Statistics Canada released encouraging job numbers for Alberta in July, as the province gained 20,000 full-time roles. On top of that, the Alberta government claimed 180,000 new jobs since the onset of the pandemic, courtesy of its recovery plan.
"Alberta’s economy is well on the road to recovery and diversification. Major banks and think tanks are saying we are leading Canada in economic growth this year and will do so again next year," said Alberta Premier Jason Kenney.
RBC predicted 5.9 percent GDP growth for Alberta this year and further reductions in unemployment to 5.6 percent. They add that 2022 could see unemployment dip further to 2.5 percent.
"Strong global demand and prices for agricultural commodities and wood products propelled Alberta’s agri-food sector and lumber industry," said the report on the province's economic rebound. "The housing market got super-hot, igniting residential construction" and "rebounding energy prices boosted the cash flow of oil and gas producers."
ATB Financial said it’s raising its economic outlook in the province this year because of higher-than-expected oil prices, rising vaccination rates and a strong recovery in the US. The bank expects Alberta’s real GDP to grow five percent in 2021, an uptick from an earlier forecast projected 4.1 percent growth. ATB also attributed reviving retail sales to above pre-pandemic levels to Alberta’s economic boom.
Since the province launched its recovery mandate to "build, diversify and create new jobs," the premier claimed 190,000 new jobs were created. "On top of that, the encouraging job’s report by Statistics Canada, a lot of these new jobs are being created by this unprecedented investment in building the architecture of our future economy," said Kenney.
"Our recovery plan is working for Albertans," reiterated Jobs Minister Doug Schweitzer. "With July’s encouraging job numbers, which saw the creation of 20,000 full-time jobs, we see growth and job creation across many sectors of the economy."
He emphasized that that’s what the recovery plan is all about. "Building on our strengths while diversifying for the future."
"Part of Alberta’s Recovery Plan is the largest-ever infrastructure build in Alberta through the $20.3-billion capital plan," said Schweitzer: "That alone is expected to support 90,000 jobs for Albertans when we need them most."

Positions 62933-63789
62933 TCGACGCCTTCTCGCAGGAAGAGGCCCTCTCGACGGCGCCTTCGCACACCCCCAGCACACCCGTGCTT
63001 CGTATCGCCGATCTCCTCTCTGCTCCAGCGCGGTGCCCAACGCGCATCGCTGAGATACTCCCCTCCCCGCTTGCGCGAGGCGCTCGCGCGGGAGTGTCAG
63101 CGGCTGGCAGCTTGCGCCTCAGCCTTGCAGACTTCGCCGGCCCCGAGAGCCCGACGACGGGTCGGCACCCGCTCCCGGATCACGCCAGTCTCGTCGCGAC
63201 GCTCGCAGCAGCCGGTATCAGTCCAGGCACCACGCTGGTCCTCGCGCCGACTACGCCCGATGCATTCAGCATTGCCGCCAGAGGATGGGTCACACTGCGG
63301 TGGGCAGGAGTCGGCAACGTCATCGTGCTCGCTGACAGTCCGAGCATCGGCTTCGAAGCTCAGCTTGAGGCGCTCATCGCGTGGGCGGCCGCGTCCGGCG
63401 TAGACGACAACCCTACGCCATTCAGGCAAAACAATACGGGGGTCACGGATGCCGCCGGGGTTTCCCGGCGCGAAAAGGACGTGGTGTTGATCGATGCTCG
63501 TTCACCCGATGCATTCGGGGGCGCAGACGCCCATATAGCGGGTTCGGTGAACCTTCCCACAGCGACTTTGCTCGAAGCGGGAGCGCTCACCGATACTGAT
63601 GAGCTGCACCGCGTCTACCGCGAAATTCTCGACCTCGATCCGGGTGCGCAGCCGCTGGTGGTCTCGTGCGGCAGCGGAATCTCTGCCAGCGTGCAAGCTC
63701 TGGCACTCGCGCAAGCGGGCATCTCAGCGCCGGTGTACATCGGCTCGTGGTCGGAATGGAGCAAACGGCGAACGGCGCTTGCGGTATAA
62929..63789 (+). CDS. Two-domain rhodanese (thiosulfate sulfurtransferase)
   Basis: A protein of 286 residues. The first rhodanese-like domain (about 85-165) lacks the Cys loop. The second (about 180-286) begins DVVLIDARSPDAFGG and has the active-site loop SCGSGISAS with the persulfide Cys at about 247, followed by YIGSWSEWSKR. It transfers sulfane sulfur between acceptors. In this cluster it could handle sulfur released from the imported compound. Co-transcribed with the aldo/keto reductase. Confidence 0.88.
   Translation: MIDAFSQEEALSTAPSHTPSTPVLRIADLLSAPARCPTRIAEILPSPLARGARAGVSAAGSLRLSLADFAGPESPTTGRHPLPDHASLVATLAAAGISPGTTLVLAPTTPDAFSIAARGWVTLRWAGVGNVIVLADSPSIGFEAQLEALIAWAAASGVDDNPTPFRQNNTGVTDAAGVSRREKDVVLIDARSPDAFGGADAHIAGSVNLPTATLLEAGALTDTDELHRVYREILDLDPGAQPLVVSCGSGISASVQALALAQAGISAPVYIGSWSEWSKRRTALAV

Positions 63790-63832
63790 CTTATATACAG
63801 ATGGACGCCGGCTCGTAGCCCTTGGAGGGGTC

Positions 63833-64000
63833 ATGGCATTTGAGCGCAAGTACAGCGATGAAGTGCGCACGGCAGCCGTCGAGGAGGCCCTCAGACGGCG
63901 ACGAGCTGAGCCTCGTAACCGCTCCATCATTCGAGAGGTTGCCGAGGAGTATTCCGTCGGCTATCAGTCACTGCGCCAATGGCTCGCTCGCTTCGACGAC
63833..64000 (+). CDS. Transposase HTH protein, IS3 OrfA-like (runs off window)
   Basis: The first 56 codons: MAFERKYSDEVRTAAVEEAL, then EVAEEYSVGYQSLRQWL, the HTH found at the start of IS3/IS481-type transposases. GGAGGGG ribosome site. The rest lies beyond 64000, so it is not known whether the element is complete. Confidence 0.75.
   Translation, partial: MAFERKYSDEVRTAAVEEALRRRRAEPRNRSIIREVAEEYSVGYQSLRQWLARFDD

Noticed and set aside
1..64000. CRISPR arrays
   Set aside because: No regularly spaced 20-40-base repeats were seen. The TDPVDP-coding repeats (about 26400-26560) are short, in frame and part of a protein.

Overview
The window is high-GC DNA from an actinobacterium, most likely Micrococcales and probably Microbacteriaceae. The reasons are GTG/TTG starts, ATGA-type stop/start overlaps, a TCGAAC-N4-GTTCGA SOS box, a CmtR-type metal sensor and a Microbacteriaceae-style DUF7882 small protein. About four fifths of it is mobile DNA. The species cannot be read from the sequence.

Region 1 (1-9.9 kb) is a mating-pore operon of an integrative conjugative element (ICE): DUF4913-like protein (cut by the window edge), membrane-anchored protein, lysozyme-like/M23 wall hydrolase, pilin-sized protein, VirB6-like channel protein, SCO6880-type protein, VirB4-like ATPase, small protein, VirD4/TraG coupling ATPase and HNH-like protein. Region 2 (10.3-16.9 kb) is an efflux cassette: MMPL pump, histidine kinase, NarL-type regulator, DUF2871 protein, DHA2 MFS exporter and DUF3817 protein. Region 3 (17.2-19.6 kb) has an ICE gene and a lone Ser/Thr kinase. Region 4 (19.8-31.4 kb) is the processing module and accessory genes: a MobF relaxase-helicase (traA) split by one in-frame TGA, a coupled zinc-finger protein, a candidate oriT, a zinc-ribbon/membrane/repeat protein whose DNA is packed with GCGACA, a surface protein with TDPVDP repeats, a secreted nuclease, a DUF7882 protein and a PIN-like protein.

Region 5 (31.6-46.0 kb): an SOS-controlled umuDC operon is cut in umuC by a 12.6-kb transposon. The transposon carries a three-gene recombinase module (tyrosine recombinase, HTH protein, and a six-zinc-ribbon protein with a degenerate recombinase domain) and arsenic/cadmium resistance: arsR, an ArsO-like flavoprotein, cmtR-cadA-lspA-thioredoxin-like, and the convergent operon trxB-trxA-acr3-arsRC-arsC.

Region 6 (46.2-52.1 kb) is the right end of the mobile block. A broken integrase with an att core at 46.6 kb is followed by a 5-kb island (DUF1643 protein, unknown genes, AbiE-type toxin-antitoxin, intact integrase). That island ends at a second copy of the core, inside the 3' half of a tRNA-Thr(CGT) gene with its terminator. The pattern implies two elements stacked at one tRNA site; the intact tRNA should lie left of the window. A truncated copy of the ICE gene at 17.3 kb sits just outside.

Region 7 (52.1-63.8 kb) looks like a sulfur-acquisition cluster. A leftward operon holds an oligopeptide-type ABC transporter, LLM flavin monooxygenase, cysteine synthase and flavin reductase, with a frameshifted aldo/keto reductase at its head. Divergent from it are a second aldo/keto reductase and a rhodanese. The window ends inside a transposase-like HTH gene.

Kenney called it the largest infrastructure plan in Alberta history, building critical projects that include 260 highways and bridges, 68 new and modernized schools, and 23 hospitals and healthcare centres.
He attributed the success of the province’s recovery plan to "cutting taxes and red tape on job creators" and "attracting new investment in areas from hydrogen, to film and television, tech and innovation, agriculture, and so much more."
"We’ve attracted major global companies to either set-up shop in Alberta or to expand their operations here," said Kenney, "companies like HBO, Amazon, the Royal Bank, Mphasis, MGM, [and] Infosys."
Schweitzer added, "In fact, Alberta sees more than 9,000 new jobs from close to $1 billion in new investment from the film and television industry – including from HBO’s The Last of Us, the largest television series production in Canadian history."
He noted another success of Alberta’s Recovery Plan is the Jobs Now program, which trained 22,000 Albertans with skills and put them back to work. "Most leading banks and think tanks are projecting that Alberta will lead Canada in economic growth this year and next," said Kenney, who acknowledged that the first half of 2021 was challenging for many Albertans.
"We are optimistic for the rest of the year, and we are incredibly grateful to all of the business owners that made sacrifices throughout the pandemic," he added.
Caucus Chair Nicholas Milliken praised his government’s commitment to getting Albertans through the worst of the pandemic.
"According to Statistics Canada," he tweeted, "Alberta’s unemployment rate dropped to 8.5 percent in July - the lowest level it has been since before the COVID-19 pandemic."
"This is great news for our province as we continue our recovery," he said. "Jobs and investment are coming back to Alberta."